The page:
Need advice on cold weather camping clothes.

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Need advice on cold weather camping clothes.

Postby Darren » Wed Oct 14, 2009 2:33 pm

I try to stay close to the fire but sometimes that's not enough to keep warm. I need to pick up some insulated undies or something so I thought I'd check in with you all to see what you're using. Maybe coveralls are better, you tell me what works for you.

Thanks,
Darren
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Postby Ageless » Wed Oct 14, 2009 2:46 pm

I don't like cold, but sometimes it's unavoidable. New fabrics are lighter weight and do a better job; check out Polypropylene.

The real trick is layering so that as you warm up you can remove thin layers to keep from sweating; nothing will chill you like sweat then a good chilly breeze. never wear the day's clothes to bed!! the least amount of moisture will chill you at night.

Keep the head covered!! Most of heat loss is from the skull. i like a good woven wool watchcap; as you can roll it over the ears.

You want to stay 'warm' not 'hot'
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Postby Juneaudave » Wed Oct 14, 2009 3:27 pm

I go with layers and start with a good base layer of polypro (or similar), soft cotten or similar (flannel shirt/soft jeans), and a good hooded goretex shell (pants and jacket). If it is really cold, I'll wear fleece under the shell....and I always pay attention to a good hat that can cover the ears and glove/mitts. In my car, I keep a hip pack with some winter stuff (space blanket(s), hand warmers, matches, a hunk of rope etc) that I put on for even short walks. You never know when you might run into a hypothemia case or something on the trails.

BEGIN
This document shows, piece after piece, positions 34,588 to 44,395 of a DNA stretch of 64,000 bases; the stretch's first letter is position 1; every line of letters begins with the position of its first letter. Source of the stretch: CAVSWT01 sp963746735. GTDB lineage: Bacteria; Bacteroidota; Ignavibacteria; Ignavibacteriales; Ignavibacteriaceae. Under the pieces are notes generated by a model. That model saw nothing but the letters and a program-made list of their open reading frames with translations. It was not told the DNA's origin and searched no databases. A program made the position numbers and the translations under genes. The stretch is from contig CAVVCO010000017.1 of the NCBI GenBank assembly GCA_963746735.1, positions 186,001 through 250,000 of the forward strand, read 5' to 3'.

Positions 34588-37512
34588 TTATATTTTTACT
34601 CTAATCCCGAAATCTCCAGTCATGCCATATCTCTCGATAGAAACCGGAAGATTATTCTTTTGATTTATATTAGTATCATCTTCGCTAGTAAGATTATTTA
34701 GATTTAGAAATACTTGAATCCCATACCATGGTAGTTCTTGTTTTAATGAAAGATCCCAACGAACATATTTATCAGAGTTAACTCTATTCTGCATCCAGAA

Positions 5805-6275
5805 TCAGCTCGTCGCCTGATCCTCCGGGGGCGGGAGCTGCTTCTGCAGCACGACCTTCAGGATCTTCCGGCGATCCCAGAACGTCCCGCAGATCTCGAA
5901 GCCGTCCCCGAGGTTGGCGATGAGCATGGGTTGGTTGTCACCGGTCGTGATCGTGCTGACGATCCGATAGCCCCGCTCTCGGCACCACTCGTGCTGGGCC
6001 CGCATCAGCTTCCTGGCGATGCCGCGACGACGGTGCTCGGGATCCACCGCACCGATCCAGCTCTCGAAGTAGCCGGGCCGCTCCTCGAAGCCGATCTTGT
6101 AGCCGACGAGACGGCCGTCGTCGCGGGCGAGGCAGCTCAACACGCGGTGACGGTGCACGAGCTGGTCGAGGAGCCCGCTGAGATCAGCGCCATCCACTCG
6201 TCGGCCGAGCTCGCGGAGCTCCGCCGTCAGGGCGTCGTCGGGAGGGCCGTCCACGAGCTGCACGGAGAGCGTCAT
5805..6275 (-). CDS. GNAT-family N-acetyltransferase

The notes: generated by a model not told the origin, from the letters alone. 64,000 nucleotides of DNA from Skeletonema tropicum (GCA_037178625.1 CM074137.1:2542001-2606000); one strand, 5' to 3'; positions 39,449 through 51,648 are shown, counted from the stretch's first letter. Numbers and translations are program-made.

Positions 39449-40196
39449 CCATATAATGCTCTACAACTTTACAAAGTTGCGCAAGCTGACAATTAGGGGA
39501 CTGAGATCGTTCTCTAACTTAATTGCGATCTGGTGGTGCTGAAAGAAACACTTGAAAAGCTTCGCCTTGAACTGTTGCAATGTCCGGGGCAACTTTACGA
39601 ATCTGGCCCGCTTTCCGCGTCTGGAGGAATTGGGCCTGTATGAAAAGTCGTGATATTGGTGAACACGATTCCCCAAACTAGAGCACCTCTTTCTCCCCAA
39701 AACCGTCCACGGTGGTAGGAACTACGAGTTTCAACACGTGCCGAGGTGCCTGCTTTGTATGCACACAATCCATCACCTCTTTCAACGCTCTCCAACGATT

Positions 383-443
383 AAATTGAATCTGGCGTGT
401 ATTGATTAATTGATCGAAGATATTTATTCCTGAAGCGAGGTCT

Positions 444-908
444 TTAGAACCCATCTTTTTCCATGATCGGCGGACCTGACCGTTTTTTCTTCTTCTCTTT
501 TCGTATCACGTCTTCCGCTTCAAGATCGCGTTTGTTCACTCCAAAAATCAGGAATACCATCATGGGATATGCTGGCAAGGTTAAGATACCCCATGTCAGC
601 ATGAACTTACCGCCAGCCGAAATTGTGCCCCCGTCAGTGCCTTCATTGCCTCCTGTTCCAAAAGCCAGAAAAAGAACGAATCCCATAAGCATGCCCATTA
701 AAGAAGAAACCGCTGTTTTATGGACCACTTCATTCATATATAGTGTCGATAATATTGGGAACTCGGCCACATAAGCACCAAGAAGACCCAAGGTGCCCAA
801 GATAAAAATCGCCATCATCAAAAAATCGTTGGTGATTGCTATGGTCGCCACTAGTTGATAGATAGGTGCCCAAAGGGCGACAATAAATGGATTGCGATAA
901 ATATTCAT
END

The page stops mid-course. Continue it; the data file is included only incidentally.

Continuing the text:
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thermals

Postby laoutdoorsman » Wed Oct 14, 2009 3:45 pm

i strongly recommend under armor coldgear....with the mock t top...expensive, but well worth it...
mike breaux...its pronounced "bro".....
i think i should have taken notes along the way, because ive forgotten waaaay more than i remember...
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Postby kirkman » Wed Oct 14, 2009 5:57 pm

Poly-pro then polar fleece, and last a good parka and snow pant. A lot of guys I hunt with also swear by good wool coat and pants for the final layer.
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Postby Shadow Catcher » Wed Oct 14, 2009 6:16 pm

Stay away from cotton! Canoeists know that cotton kills, it retains moisture gains weight and drys slowly. I was on a winter canoe trip, about 20 degrees with ice forming on the paddle as you pulled it out. One canoe dumped, out came the fire starter dry clothing in dry bags and all PolyPro. Polar fleece can be swung arround your head to get it to release most of its moisture and put back one.
One BIG caution! PolyPro and most synthetics burn or melt.
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Postby Karl » Wed Oct 14, 2009 6:20 pm

While I hated getting in and out of it, I wore a snowmobile suit at the Indiana Winter Shiveree last year. I liked that because I never had to worry about cold air getting under a coat and freezing my bad back. I'm second from the left. It wasn't stylish but I didn't care since I was comfortably warm in it plus impressing women that weekend wasn't on the agenda. :lol:


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Of course, that attire was not appropriate for the entire weekend as you can see below.

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Postby dakotamouse » Wed Oct 14, 2009 6:26 pm

Sportsman's guide catalog has flannel lined jeans. I like em. They're snuggly! :)
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Postby caseydog » Wed Oct 14, 2009 6:35 pm